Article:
Small toy dinosaur paired with text.

An object (toy dinosaur) representing the word "dinosaur" is paired with the term in the text.

Decades of cognitive science research has demonstrated that the capability to transform accessible information into useable knowledge is an active process, not a passive one. Constructing useable knowledge—knowledge that is accessible for future decision-making—depends not on merely perceiving information but on active "information-processing skills," like selective attending, integrating new information with prior knowledge, strategic categorization, and active memorization. Individuals differ greatly in their skills in information processing, and in their access to prior knowledge through which they can assimilate new information. Proper design and presentation of assessment items can provide the construct irrelevant cognitive ramps that are necessary to ensure that all students have access to the information presented in test items.

3.1 Provide flexible directions and stimuli that supply or prime background knowledge

Information—facts, concepts, principles, or ideas—is more easily understood when it is presented in a way that primes, activates, or provides any prerequisite knowledge. Differential barriers and inequities exist when some students lack the background knowledge that is critical to answering test items correctly. Those barriers can be reduced when options are available that supply or activate construct irrelevant prior knowledge, or link elsewhere to the construct irrelevant prerequisite information.

Resources on "Teaching Strategies: Activating Prior Knowledge" - see this informational website for teachers, administrators and students:

Resources for "TeacherVision: Activating Background Knowledge" - see this informational website for teachers, administrator, and students:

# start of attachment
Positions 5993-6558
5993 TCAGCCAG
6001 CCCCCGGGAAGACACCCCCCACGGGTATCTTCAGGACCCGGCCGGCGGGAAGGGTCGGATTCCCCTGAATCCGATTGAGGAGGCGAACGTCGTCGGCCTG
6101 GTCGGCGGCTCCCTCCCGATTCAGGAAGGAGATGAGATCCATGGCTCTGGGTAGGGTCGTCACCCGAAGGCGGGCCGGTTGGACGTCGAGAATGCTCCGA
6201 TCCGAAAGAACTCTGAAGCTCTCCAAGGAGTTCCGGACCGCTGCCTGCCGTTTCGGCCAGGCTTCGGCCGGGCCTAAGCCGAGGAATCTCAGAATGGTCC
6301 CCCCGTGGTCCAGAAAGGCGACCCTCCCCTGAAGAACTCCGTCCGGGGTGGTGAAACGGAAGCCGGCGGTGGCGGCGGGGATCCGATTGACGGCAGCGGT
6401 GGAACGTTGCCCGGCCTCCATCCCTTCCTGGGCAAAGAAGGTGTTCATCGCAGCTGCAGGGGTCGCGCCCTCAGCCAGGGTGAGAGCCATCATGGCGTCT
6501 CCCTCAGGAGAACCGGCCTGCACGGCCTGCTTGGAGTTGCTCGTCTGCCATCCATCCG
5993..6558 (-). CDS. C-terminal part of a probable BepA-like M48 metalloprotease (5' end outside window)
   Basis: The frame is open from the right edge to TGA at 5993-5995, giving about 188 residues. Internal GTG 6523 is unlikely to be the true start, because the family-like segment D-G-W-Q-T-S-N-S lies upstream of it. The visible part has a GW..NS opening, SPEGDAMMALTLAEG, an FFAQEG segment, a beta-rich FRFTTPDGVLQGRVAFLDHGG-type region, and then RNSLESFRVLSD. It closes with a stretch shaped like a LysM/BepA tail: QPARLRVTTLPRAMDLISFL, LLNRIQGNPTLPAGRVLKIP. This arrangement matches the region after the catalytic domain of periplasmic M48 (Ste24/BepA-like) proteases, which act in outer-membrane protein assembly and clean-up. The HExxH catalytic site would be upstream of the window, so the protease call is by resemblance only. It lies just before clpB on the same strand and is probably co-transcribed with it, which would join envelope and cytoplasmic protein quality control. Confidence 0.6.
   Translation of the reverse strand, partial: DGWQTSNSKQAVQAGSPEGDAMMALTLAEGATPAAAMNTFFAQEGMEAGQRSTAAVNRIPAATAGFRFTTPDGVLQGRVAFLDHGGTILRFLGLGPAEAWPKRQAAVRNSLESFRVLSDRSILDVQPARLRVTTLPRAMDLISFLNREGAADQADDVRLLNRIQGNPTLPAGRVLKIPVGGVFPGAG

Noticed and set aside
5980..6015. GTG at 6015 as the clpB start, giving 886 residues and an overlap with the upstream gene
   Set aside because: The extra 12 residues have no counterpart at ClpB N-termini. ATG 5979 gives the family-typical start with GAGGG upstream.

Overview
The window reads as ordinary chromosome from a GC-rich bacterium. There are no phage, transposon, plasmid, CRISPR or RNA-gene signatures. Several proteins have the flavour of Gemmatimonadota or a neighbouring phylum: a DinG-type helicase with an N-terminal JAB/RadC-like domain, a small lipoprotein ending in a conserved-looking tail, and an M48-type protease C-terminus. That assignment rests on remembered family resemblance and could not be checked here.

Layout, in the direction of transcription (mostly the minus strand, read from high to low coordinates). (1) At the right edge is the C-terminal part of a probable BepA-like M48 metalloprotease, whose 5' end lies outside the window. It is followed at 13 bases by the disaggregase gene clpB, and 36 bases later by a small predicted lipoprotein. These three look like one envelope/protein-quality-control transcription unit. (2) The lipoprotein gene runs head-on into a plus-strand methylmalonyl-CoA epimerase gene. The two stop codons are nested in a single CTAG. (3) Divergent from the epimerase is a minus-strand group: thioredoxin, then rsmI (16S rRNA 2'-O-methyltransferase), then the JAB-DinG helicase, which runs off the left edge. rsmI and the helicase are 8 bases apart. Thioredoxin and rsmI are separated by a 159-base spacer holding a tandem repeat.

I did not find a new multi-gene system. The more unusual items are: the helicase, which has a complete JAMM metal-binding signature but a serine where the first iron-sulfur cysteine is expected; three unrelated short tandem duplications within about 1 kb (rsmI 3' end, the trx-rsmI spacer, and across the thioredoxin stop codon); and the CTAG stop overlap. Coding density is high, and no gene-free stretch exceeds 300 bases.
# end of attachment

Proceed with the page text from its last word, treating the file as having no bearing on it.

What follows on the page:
3.2 Provide flexible directions and stimuli that highlight critical features, ideas, and relationships

Wax circle around an important word in a sentence illustration of tactile highlighting.

Sentence in text and symbols with the word dinosaurs circled using wax string as a tactile highlight.

One of the most effective ways to make information more accessible is to provide explicit cues or prompts that help individuals attend to those features that matter most while avoiding those that matter least. Depending upon the construct that the item is measuring, highlighting may emphasize (1) the critical features that distinguish one concept from another, (2) the ""big ideas"" that organize domains of information, (3) the relationships between disparate concepts and ideas, and (4) the relationships between new information and prior knowledge.

3.3 Provide flexible directions and stimuli that guide exploration and information processing

Successful transformation of information into useable knowledge often requires the application of mental strategies and skills for ""processing"" that information. These cognitive, or meta-cognitive, strategies involve the selection and manipulation of information so that it can be more effectively summarized, categorized, prioritized, contextualized, and remembered. While some students in an assessment situation may have a full repertoire of these strategies and the knowledge of when to apply them, most students do not. Well-designed assessment directions and stimuli can provide customized and embedded models, scaffolds, and feedback to assist students who have very diverse abilities and disabilities in using those strategies effectively.

3.4 Provide flexible directions and stimuli that facilitate memory and transfer

Cognitive scaffolds are likely to enhance retention for some students; however, other students have weaknesses or disabilities that will require explicit supports for memory and transfer in order to improve cognitive accessibility. In assessment directions and stimuli , construct-irrelevant supports for memory and transfer may include techniques that are designed to heighten the memorability of information, and those that prompt and guide students to employ explicit strategies.